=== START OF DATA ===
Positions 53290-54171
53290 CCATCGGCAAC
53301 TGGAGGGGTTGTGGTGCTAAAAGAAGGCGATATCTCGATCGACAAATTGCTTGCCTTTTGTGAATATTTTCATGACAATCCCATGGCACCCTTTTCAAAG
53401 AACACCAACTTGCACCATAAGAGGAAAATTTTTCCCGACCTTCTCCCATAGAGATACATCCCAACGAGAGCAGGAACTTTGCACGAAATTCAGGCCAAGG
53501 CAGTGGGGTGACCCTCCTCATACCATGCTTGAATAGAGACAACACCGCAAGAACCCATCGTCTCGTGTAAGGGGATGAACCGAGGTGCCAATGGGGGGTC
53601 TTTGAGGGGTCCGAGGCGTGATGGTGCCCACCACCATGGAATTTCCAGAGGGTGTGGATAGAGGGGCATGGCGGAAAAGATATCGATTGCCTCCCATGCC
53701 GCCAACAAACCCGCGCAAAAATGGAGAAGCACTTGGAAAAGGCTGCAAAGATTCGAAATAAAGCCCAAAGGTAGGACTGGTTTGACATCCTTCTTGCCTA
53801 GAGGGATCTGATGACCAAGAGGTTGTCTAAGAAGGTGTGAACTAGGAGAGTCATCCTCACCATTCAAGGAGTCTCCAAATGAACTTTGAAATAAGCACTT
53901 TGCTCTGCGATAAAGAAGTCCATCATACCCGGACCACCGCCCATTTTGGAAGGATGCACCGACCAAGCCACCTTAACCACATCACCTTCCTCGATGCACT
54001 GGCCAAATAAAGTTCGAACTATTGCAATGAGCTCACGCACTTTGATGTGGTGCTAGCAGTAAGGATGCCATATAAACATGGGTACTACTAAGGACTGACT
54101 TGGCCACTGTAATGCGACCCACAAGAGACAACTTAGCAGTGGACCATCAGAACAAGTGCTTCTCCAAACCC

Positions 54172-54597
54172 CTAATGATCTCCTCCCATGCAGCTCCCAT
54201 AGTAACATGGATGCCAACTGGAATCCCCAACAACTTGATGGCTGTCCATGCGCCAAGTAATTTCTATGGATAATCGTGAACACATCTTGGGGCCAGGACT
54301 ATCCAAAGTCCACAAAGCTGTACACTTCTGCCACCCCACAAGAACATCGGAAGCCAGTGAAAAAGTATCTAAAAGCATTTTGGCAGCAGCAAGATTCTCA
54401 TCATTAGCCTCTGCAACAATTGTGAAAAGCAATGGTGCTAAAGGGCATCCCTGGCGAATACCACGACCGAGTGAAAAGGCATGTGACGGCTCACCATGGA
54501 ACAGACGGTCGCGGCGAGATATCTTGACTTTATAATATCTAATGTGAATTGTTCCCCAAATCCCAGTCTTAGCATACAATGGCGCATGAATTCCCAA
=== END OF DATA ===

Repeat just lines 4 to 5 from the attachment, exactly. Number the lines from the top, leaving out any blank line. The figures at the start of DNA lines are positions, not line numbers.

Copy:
53401 AACACCAACTTGCACCATAAGAGGAAAATTTTTCCCGACCTTCTCCCATAGAGATACATCCCAACGAGAGCAGGAACTTTGCACGAAATTCAGGCCAAGG
53501 CAGTGGGGTGACCCTCCTCATACCATGCTTGAATAGAGACAACACCGCAAGAACCCATCGTCTCGTGTAAGGGGATGAACCGAGGTGCCAATGGGGGGTC